(The Goshen, N.Y., case Padavano refers to is that of the Rev. Edward Pipala, who, as the New York Times reported last month, admitted to creating a parish boys' club called "The Hole" in which he would provide alcohol to boys as young as 12 and engage them in various sexual acts. "The Cardinal asked me to be here to give support to the Father, to give him a personal affirmation . . . ," said one of O'Connor's representatives at the trial.)

In arguing for recycling some pedophile priests, the Rev. Canice Connors, director of St. Luke Institute for troubled priests in Suitland, has written, "Offenders with few incidents and all involved with post-pubescent youths and whose offenses have not been widely publicized . . . may be reconsidered for reassignment to any ministry which allows proper supervision and involves no responsibility for youth ministries." In a magazine article, O'Connor wrote, "As we speak to and about the victims we must be aware that the child sometimes retains a loving memory of the offender . . . ."

In January, when four Prince George's deputy sheriffs, armed with a warrant from New Mexico, went to arrest the Rev. David Holley, St. Luke officials denied that Holley was on the grounds. When the sheriff surrounded the place with 20 deputies and threatened to call the local news media and CNN, Holley was given over. He is now in a New Mexico prison serving 275 years for sex abuse.

A book on pastoral counseling used in several seminaries says, "Nothing happens to the child {who has encountered a homosexual seduction} if the parents keep their heads and do not behave as if some catastrophe has taken place . . . ."

"All the Monsignor in charge was concerned about was the publicity . . . . {He said}, 'Let's keep it quiet; let's keep it normal,' " says the mother of a boy abused by the Rev. Thomas Chleboski, parish priest at a local church. Although the priest was subsequently sentenced to 22 years, the mother says that "the church has shown no concern for my son. Chleboski got to him three times on the parish grounds after he had been reported. Now that I am suing the diocese, I am being branded a money grubber."

Sipe sees a connection between celibacy and the church's reluctance to purge pedophiles. "When you glorify celibacy rather than enlightenment through fatherhood, children don't count for very much. That's why the bishops and priests have no sense of the victims of pedophiles today -- they are not fathers," says Sipe.

The rash of pedophile cases has created even less public tolerance for homosexuals in the church, although, as John McNeil points out, "most pedophiles are heterosexual. Pedophilia has a different psychological base than homosexuality."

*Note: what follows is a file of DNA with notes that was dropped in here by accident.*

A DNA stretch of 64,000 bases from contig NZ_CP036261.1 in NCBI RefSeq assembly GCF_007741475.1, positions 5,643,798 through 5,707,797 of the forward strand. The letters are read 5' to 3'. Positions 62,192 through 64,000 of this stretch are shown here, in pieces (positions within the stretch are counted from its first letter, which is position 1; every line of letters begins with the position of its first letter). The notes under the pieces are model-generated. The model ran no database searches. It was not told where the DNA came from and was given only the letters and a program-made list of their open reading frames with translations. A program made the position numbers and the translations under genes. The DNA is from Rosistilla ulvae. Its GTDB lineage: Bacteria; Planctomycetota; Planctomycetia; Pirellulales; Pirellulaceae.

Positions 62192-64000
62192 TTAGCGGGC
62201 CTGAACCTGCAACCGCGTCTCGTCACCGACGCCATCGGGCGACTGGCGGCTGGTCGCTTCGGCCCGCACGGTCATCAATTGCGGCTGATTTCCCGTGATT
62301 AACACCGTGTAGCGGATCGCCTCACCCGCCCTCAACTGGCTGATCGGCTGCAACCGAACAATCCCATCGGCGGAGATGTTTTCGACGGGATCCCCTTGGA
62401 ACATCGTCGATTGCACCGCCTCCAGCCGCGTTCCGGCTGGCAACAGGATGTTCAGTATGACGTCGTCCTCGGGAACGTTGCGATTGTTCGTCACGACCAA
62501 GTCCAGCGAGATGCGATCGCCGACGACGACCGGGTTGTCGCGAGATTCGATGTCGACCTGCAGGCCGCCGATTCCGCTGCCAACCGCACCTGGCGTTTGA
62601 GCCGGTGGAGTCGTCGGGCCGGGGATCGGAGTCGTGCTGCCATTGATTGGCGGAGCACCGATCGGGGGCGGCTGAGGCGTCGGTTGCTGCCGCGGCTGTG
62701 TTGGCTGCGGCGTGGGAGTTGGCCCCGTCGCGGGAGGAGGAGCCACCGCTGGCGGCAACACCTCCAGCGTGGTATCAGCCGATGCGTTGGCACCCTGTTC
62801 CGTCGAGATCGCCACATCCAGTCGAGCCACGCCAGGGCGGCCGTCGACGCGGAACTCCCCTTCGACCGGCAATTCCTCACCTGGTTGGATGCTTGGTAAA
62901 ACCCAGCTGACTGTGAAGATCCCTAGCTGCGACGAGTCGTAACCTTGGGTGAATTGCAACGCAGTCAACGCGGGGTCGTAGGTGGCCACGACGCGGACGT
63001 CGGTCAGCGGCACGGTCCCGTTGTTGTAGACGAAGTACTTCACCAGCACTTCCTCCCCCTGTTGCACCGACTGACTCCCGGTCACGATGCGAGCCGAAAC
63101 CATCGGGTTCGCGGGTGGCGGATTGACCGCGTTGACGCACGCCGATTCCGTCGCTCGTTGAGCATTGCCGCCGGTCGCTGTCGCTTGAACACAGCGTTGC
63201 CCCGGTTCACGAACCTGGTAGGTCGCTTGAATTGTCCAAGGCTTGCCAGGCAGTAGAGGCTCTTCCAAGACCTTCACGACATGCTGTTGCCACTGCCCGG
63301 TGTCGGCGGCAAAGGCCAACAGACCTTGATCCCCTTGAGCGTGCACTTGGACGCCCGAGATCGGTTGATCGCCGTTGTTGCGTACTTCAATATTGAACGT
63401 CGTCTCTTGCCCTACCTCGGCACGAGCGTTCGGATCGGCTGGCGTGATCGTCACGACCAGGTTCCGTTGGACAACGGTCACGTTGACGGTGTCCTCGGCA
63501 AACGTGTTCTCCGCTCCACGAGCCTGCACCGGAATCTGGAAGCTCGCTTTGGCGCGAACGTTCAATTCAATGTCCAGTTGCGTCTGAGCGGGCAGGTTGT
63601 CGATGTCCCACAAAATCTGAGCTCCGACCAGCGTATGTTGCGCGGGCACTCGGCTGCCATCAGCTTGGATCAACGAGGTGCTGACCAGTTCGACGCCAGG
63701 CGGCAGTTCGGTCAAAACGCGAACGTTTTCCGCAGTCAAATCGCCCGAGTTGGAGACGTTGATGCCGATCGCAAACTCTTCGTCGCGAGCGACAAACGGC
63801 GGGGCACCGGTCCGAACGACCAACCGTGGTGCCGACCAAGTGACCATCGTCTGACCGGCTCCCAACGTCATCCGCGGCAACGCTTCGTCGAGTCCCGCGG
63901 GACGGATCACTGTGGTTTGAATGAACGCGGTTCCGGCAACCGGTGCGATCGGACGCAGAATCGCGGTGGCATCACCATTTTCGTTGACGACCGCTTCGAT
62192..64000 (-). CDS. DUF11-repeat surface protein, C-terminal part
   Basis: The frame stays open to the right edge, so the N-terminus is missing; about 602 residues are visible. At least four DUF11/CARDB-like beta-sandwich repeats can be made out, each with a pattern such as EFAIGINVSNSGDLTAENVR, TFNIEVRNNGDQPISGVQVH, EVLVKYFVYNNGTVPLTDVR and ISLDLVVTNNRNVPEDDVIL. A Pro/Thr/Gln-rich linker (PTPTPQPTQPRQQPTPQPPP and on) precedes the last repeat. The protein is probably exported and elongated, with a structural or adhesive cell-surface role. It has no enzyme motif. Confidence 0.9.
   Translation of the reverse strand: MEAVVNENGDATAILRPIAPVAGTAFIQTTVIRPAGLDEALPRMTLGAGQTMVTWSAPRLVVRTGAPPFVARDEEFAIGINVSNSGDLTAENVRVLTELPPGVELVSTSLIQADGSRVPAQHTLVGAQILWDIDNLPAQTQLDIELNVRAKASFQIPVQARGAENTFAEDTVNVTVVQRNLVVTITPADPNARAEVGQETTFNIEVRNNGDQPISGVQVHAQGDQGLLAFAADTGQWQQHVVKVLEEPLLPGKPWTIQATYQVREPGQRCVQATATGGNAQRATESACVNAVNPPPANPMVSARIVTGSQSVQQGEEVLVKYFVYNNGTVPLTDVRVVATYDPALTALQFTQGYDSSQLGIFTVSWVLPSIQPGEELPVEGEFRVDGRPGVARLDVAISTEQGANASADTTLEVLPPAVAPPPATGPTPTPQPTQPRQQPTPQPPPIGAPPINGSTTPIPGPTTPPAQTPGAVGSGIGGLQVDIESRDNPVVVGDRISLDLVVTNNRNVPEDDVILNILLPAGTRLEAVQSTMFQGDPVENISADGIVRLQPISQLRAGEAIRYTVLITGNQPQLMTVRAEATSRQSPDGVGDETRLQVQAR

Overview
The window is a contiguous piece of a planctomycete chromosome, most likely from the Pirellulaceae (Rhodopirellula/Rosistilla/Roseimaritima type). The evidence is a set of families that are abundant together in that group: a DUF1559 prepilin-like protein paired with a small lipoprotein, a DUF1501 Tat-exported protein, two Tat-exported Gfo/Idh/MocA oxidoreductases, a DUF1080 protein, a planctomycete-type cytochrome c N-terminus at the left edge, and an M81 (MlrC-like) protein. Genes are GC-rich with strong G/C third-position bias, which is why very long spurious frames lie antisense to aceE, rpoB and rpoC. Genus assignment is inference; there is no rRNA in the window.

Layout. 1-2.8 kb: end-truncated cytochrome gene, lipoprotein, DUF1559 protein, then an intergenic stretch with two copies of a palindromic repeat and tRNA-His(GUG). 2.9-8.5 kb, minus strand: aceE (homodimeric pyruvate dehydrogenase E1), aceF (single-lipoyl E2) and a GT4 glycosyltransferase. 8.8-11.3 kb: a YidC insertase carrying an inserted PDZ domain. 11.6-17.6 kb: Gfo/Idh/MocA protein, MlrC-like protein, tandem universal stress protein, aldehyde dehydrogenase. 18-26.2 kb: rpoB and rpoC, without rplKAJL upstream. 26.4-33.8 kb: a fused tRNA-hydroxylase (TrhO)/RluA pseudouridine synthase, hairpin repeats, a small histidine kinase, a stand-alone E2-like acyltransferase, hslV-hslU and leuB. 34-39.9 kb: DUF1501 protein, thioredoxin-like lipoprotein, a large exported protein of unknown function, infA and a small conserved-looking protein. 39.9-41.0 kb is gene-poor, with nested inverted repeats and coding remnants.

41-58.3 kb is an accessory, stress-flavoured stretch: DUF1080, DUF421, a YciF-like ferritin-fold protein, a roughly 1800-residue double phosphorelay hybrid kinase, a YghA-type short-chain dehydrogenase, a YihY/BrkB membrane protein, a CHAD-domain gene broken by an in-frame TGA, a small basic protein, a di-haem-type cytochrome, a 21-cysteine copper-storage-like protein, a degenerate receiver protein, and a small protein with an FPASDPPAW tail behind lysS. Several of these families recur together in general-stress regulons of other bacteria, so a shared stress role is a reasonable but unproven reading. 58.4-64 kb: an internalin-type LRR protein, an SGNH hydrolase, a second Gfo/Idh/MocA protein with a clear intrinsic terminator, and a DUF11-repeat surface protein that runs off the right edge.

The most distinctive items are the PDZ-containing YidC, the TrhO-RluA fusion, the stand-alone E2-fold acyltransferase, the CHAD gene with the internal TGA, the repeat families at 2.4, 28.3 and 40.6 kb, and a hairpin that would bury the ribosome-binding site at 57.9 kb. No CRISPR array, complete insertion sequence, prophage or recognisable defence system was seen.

There are no hard data on the percentage of gays in the priesthood, says Catholic University's Hoge, "but two studies that survey those who should know {i.e., priests nationwide} make estimates; in seminaries now the percentage is higher than in the active priesthood. In many dioceses estimates are as high as 50 percent. It's too hot to handle as a scientifically researchable topic."

Gays, notes McNeil, have provided considerable talent to the church. "There is some truth to the fact that there was no place for gay men to go until recently. Either you got married or entered the clergy to have a cover for the fact that you were not heterosexual," says McNeil, adding that many of the best priests he knows are gay. But some of the gay priests are not so committed. It took a special effort on the part of authorities at a Maryland seminary to keep in check the gay camp culture that, in ecclesiastical circles, earned it the name "Pink Palace."

Anachronistic attitudes are also costing the church a vast pool of female talent. "If Catholics want to know where the seminarians are, the answer is that many are in Protestant seminaries. One third of the men and women in my seminary class were former Roman Catholics," says Rosemarie Sullivan, a former cloistered Catholic nun who is now pastor of St. Clement's Episcopal church in Alexandria.

Donna Quinn, a Dominican nun who heads the group Chicago Catholic Women, has chosen to stay and fight within the system. "This is my church; I don't want it represented by old men in Rome who have an anti-women mentality," says Quinn, who escorted black children who were being cursed and spat upon when Chicago suburban schools were integrated. She is calling for an international boycott of the mass until women are ordained.

"The pope and bishops are not the real church; they are a remnant of Western monarchy that came in when the Emperor Constantine became a Catholic in the 4th century," says Frances Kissling, president of Catholics for a Free Choice. "The church is the people of God who come together with a sense of the transcendental and some hope that there is meaning to their lives.

Still, says Kissling, "you have to have sympathy for these guys {the pope and bishops}. When it comes to looking at themselves they have the same blindspots the rest of us do. They can speak beautifully for democracy in Latin America or call us to some justice about the distribution of resources, but they cannot see the injustice of their own behavior. It is our job to point out what they don't see about themselves, just as it is theirs to point out things to us. They are not very good listeners, but it doesn't mean we should stop talking."

Patrick Welsh teaches English at T.C. Williams High School in Alexandria.